Keel bolts and plywood

Apr 11, 2017
Catalina 27 WA
Hi everyone. I have something of a project in my bilge and I'm looking for input.

I bought hull 3688 last fall (27, '77). She's in good shape - no evidence of the smile - lots of work done by earlier owners. She does have rusty keel bolts, however, and I'm working on identifying the source of a trickle that runs into the bilge from aft. (She's an outboard btw)

I have done a bunch of reading and I'm given to understand there's probably a piece of plywood under the glass bottom of the bilge that needs to be chiseled out and glassed back over, but that procedure seems dependent on being able to take the nuts off the keel bolts, which I don't expect I can do with the current state of them.

I was planning to do a keel bolt retrofit using either lag bolts or the windowing method, but I need a plan to tackle the whole project in the right sequence to avoid having to undo and redo things later. If I remove the plywood from the bilge and re-glass, it's going to lower the floor of the bilge and I'll not be able to tighten the existing nuts down on the new surface - so now what?

I could remove as much of the plywood as possible and build up the glass around the bolts to meet them at their current height? Or is there something else I should be doing?

Has anyone dealt with this confluence of factors before?

Grateful for any advice.

Sep 8, 2014
Catalina 22 Swing Keel San Diego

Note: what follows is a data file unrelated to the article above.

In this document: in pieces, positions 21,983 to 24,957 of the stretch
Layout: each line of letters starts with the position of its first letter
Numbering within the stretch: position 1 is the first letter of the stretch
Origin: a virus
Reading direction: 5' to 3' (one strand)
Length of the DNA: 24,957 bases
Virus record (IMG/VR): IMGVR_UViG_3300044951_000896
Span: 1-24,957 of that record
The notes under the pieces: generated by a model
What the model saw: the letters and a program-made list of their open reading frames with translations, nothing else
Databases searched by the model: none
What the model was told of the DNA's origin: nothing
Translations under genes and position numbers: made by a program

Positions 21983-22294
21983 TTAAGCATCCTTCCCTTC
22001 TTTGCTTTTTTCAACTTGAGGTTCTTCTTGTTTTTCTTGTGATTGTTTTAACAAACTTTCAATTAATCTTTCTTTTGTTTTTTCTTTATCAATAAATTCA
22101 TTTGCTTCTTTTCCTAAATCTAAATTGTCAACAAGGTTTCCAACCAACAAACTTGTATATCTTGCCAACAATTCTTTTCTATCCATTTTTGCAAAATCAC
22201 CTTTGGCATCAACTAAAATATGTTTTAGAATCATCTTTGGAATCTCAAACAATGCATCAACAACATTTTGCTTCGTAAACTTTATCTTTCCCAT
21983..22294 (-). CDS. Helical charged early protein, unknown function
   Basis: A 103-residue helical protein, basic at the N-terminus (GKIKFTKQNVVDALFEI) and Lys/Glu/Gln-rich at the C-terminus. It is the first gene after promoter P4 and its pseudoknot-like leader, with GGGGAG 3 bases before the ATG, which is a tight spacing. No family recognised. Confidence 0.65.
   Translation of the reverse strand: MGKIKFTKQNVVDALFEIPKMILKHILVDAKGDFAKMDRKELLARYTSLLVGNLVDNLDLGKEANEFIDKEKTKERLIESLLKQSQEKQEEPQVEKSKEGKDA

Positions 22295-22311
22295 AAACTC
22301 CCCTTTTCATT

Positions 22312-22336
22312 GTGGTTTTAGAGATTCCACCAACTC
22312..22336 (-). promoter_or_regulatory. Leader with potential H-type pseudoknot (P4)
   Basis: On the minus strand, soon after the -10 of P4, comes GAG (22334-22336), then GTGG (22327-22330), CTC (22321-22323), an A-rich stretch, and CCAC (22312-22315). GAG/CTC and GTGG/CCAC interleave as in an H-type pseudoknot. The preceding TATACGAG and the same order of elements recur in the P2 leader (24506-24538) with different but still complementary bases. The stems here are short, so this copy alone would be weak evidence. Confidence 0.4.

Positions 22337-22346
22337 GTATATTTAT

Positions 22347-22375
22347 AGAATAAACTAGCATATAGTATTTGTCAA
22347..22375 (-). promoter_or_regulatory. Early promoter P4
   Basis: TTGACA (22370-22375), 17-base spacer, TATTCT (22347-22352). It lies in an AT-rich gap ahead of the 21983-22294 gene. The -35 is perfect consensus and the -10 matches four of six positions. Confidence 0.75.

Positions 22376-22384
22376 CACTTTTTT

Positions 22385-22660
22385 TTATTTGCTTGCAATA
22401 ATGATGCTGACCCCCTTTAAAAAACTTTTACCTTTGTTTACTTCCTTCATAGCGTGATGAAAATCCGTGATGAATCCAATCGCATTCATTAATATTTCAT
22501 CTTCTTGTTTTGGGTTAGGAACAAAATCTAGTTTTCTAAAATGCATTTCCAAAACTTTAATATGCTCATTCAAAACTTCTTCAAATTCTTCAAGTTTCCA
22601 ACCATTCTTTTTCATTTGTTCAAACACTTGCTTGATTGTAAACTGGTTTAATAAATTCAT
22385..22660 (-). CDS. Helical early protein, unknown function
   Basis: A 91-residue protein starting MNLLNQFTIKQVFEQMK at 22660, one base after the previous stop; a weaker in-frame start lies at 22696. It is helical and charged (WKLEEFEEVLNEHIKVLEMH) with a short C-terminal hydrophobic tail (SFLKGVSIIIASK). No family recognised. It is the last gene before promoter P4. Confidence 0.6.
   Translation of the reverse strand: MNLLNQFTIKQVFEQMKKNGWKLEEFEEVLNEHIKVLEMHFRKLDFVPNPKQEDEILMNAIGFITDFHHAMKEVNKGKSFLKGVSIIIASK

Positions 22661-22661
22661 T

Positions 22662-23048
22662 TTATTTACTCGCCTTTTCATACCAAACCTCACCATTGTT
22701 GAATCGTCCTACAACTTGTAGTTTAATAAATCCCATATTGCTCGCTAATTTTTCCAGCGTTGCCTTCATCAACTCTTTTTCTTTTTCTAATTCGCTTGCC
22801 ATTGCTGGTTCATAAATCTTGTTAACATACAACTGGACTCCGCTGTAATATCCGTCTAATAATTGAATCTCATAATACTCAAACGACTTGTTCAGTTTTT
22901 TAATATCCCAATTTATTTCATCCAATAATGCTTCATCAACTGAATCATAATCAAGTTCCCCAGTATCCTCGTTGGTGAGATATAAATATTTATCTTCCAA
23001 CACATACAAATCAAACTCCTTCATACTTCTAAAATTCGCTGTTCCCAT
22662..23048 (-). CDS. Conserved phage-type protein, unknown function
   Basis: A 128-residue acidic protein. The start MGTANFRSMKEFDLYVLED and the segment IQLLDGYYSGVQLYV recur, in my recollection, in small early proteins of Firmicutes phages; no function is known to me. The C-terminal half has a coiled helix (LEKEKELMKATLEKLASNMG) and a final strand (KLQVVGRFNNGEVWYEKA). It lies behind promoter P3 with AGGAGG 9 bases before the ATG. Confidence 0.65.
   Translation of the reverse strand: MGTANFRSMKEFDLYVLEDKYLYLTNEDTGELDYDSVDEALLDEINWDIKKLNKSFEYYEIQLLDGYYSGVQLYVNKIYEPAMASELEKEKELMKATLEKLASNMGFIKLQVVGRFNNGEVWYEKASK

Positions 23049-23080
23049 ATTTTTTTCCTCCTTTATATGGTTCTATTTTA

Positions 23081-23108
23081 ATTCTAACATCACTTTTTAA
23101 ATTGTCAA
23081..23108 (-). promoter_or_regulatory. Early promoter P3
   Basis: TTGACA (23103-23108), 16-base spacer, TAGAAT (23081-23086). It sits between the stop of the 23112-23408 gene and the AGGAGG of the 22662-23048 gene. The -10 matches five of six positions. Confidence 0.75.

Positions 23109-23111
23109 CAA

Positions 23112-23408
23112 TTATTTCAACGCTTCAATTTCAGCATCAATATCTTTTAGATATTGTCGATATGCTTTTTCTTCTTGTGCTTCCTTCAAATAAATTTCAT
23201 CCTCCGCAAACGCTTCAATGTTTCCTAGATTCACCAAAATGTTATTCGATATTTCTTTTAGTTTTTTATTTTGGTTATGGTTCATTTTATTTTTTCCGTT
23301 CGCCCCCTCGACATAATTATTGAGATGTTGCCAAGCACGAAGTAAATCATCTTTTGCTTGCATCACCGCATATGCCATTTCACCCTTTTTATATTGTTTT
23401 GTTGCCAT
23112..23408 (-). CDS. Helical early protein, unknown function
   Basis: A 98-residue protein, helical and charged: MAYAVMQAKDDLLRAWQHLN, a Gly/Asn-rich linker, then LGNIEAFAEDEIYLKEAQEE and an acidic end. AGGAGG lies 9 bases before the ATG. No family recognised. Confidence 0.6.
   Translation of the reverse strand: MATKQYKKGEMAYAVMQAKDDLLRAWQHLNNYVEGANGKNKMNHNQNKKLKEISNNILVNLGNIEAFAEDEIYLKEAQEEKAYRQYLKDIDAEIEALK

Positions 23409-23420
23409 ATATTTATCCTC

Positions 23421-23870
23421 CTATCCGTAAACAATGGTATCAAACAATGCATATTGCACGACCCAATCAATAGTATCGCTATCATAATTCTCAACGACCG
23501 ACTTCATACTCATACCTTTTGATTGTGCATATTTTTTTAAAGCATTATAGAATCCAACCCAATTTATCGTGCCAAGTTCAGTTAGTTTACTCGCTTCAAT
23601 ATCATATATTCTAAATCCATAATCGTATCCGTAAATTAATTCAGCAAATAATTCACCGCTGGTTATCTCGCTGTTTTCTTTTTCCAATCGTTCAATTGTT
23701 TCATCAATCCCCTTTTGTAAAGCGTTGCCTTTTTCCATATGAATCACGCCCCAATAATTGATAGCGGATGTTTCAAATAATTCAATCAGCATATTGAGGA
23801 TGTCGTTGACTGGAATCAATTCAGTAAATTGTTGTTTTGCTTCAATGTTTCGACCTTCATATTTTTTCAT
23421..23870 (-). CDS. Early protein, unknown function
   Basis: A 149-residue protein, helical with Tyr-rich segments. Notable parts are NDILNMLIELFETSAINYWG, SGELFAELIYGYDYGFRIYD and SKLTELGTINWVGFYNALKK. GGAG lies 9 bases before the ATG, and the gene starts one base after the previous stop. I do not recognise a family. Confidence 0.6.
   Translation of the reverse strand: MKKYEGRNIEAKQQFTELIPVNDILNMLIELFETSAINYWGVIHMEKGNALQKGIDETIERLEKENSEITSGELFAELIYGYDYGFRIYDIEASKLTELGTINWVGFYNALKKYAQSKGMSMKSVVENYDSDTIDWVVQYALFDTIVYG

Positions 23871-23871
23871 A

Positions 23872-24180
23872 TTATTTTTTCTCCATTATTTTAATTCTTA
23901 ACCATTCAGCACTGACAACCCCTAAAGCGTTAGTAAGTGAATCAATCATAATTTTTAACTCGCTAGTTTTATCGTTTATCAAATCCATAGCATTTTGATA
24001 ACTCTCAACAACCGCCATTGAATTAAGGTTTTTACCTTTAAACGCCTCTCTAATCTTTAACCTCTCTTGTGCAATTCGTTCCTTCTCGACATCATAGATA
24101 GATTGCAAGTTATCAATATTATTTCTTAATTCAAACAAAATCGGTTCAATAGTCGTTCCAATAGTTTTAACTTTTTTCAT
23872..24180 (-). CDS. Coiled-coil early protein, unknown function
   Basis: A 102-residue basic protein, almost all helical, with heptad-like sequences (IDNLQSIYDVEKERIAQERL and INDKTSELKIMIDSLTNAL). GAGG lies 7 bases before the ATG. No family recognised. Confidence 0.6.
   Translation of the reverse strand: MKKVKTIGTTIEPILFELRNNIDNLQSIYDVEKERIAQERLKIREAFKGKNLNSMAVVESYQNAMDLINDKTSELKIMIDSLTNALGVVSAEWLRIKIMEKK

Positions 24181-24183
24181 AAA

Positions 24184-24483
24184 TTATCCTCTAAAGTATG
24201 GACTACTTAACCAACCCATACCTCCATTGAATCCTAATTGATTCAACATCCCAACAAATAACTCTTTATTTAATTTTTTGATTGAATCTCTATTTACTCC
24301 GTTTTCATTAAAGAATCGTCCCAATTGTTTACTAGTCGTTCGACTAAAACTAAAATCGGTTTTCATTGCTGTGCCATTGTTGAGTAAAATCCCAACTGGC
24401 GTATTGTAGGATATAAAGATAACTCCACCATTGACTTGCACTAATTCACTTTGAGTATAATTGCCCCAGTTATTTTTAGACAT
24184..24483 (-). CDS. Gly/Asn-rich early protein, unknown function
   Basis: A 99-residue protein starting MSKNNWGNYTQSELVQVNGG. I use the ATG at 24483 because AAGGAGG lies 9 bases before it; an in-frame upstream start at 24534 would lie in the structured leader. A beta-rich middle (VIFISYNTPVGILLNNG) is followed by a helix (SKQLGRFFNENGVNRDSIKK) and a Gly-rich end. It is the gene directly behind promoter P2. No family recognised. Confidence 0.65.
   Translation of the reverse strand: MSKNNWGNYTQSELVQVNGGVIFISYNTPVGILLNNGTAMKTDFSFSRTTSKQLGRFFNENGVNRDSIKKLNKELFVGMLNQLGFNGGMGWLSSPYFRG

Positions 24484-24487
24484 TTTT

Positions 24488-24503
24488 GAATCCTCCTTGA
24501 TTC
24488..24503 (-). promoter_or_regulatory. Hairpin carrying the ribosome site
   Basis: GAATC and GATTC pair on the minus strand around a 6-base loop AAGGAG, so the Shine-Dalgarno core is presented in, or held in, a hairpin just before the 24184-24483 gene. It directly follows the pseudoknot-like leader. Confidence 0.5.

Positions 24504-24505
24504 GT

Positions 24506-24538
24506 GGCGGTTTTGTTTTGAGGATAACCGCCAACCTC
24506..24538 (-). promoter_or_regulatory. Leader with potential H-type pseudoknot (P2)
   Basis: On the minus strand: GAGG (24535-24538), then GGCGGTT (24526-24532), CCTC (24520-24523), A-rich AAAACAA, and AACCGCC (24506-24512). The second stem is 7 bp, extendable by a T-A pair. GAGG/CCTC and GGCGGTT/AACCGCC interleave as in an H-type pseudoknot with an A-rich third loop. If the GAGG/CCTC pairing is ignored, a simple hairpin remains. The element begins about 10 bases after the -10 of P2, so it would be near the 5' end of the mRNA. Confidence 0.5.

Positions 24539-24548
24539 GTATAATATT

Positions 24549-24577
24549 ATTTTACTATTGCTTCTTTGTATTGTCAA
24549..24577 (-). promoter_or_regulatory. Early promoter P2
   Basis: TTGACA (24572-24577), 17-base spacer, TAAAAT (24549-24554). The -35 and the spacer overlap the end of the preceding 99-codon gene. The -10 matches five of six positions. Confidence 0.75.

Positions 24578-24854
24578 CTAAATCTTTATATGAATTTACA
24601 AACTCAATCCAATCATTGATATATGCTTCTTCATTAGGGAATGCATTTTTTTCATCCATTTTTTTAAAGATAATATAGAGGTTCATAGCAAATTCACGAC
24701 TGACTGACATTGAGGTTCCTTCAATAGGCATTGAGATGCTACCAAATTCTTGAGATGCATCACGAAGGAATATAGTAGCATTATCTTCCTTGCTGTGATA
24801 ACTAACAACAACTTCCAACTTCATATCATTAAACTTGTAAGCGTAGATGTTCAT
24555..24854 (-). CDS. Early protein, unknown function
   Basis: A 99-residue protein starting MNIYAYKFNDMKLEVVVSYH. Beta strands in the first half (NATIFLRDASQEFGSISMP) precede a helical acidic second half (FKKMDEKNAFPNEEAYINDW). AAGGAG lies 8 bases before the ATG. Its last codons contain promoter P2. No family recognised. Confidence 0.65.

I hope your boat is on the hard to tackle this job (sounds like it is anyway).
- To remove the rusty keel nuts, first hit them with a wire brush as much as you can to get loose rust off. A wire wheel on a drill is handy but space could be tight down there. Then liberally apply penetrating oil spray(PB Blaster). You have to let it soak for days, keep applying daily. This works for some, but in the worst cases you'd need a cutting wheel on a dremel tool to make a side cut in the nut. I hope you don't have to take that measure.
- the lag bolts into the keel do not buy you much strength and is considered a 'bandaid' repair. The better option is to sister new keel bolts that threaded into the keel. To determine your strategy you need to know what condition your original bolts are in, so the nuts have to come off and keel needs to come off. If the old bolts are completely destroyed you will be glad you have done a full keel drop, new bolts, and re-bedding.
- yes, when you remove the rotten plywood core you are essentially lowering the floor of the bilge... BUT, you should replace that same thickness with a few layers of G-10 board epoxied into place. 1/8" G10 sheet is way cheaper to buy and cut than 1/4" thick, you'll just have to cut more layers. 1/4" can be cut on a bandsaw. Those layers plus some fiberglass cloth that extends up the sides of the stub make the structure WAY stronger and the nuts should seat at the same level (roughly).

This is a pretty big job but not out of the realm of DIY capability. If you plan ahead and have the right resources available its not crazy expensive either. Search "Catalina Keel Stub plywood" and you should find a ton of pictures on Google images.